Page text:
Google Maps returned to the iPhone with a bang over the weekend, garnering 10 million downloads in its first 48 hours on the Apple app store. In the three months since Apple released iOS 6, including its own maps, the company has been mocked and vilified for a product that many have found inferior. The controversy, which was probably overblown, might have taking some of the polish off Apple’s reputation, but Google’s rapid and fairly spectacular response is a story unto itself.
A couple of things to get out of the way first. The new Google Maps on the iPhone is terrific, as is Google Maps everywhere else. In fact, Google Maps on iPhone is currently better than it is on Android. I’m not the only person who feels that way. And, just to clarify, the “better part” here is the fit-and-finish of the app. As far as functionality and ease of use, Google Maps and Apple’s app are pretty similar. Google trumps Apple on accuracy and richness of data, which makes sense given Google has more than 7,000 people working on making those maps great.
When you consider just how many people that is — it’s nearly twice as many as all of Facebook — you get a sense of the strategic importance of maps to Google. (Maps remain important to Apple as well, which is rumored to be in talks with Foursquare to improve its local data.) As more and more of search goes mobile, Google has seen average revenue per search decline. The good news, however, is that people on the go are always looking for something and that’s why maps are so important to Google. It should surprise no one that it took less than three months to produce a beautiful, polished Google Maps app for the iPhone.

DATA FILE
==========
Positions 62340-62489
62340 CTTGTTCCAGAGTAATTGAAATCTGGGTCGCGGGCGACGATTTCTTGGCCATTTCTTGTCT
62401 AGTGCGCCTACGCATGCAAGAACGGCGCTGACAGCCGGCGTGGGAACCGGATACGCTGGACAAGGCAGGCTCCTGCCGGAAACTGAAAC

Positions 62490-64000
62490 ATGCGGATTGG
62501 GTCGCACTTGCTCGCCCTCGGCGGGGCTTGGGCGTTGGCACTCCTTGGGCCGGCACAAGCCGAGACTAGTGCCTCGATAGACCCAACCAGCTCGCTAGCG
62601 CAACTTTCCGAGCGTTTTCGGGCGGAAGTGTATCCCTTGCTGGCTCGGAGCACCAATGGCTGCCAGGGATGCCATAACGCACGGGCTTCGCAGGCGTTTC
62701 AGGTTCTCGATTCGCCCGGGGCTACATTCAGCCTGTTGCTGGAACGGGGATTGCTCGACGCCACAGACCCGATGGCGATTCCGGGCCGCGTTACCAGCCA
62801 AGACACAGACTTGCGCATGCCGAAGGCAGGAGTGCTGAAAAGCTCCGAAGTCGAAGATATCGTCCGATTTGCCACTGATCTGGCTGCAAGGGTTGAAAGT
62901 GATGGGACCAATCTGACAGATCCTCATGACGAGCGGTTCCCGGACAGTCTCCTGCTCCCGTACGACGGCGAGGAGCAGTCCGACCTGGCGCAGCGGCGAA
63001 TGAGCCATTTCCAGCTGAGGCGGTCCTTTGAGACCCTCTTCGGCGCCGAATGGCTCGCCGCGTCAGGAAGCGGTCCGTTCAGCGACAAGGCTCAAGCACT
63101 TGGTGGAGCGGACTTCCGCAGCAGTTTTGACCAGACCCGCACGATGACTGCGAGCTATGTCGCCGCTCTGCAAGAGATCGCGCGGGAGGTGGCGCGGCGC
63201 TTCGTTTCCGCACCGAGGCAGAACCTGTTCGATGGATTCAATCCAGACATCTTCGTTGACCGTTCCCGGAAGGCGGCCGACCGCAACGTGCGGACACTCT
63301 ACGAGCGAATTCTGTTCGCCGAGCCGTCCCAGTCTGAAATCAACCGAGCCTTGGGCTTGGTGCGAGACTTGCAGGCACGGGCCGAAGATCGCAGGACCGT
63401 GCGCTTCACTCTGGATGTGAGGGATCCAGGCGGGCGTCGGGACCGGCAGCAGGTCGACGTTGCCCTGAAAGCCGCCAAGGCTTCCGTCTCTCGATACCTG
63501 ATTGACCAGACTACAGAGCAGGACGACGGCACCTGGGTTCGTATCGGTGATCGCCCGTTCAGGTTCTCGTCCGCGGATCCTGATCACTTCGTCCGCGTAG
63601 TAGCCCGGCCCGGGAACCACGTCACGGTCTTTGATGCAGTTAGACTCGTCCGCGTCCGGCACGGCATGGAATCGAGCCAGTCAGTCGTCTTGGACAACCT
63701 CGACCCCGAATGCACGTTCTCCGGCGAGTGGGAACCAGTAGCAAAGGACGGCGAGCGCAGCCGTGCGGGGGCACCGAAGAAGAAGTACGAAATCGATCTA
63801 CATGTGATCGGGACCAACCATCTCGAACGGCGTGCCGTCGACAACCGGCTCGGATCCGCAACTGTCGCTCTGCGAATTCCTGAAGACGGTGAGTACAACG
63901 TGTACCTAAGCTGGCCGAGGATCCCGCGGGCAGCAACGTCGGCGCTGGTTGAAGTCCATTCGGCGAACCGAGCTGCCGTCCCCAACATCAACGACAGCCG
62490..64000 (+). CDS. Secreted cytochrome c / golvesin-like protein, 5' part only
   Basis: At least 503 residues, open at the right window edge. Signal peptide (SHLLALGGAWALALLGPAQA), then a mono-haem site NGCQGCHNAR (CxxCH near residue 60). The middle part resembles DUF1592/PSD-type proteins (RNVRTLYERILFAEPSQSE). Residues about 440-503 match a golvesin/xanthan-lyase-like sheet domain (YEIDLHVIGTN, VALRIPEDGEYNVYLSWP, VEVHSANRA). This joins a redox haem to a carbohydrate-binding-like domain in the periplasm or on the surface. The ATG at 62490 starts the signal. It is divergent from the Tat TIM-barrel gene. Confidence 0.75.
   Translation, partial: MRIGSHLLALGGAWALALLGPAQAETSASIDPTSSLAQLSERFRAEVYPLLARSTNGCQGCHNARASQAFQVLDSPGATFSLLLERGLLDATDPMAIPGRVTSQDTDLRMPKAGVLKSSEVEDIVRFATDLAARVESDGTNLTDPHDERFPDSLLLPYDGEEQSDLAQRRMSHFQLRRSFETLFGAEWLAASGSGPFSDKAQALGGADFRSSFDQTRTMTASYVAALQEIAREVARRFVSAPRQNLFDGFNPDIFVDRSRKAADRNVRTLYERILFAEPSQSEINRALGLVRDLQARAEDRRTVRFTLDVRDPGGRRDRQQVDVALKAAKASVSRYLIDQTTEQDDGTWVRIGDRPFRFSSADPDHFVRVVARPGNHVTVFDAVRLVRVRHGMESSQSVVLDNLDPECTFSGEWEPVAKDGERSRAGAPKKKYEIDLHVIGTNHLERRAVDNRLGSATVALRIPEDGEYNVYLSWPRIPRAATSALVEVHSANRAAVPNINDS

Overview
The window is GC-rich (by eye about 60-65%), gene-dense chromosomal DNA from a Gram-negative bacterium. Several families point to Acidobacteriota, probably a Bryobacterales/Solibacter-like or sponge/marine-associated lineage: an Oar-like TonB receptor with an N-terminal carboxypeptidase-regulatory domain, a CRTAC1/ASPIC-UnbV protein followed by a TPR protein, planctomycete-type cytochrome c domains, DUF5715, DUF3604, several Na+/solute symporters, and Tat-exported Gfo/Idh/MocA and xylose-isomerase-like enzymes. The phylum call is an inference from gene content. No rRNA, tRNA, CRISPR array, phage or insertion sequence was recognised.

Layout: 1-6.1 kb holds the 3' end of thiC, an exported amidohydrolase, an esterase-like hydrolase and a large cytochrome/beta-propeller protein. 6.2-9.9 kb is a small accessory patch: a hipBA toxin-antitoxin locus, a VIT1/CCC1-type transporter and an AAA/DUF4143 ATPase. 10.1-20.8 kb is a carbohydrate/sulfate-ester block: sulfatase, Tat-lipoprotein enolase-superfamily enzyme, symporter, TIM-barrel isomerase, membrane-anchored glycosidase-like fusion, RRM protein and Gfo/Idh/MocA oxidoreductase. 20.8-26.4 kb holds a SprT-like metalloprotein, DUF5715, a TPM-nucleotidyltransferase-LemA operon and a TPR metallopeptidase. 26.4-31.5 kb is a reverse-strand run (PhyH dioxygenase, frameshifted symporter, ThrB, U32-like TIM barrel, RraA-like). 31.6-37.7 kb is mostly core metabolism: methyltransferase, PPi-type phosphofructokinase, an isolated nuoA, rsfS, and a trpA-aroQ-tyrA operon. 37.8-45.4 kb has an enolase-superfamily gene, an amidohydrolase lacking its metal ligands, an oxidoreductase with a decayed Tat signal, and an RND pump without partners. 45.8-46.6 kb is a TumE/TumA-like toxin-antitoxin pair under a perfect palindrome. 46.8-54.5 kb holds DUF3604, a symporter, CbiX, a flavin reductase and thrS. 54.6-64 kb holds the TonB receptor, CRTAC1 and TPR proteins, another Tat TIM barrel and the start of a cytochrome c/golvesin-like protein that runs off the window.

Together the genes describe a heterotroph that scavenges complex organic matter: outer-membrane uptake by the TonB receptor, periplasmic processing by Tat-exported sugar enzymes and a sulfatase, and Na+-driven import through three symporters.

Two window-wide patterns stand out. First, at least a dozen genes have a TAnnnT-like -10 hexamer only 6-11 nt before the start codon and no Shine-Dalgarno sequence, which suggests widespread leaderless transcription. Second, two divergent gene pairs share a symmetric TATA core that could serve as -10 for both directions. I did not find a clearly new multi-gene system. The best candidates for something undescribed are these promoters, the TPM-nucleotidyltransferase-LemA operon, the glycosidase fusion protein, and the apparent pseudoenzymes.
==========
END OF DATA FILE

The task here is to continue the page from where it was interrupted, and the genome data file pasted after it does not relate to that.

And while the team behind the maps is pretty far removed from the group that produces the Nexus line of tablets and smartphones, it’s worth comparing the success of Maps for iPhone with Nexus. Last month, Google released a moderately well reviewed phone called the Nexus 4, that oddly lacked state-of-art 4G LTE data. Apparently building few, the phone sold out quickly and has been essentially unavailable ever since. Google let it be known that the supply problems are the fault of LG, made few explicit promises of better supply anytime soon and left it at that.
Given that this is a Google-branded product, sold on its own website, you might expect it would get better treatment from the mothership than “we’re sorry you don’t have it yet, but we can’t do much for you”, but the truth is the Nexus products just don’t matter very much to Google. They are supposed to light the way in the Android market as “best in class” devices, but even when they get it right the effect is often muted. Consider Google’s new tablets, the Nexus 7 and 10. The smaller one, in particular, is almost universally praised, more so even than the aforementioned Nexus 4 phone.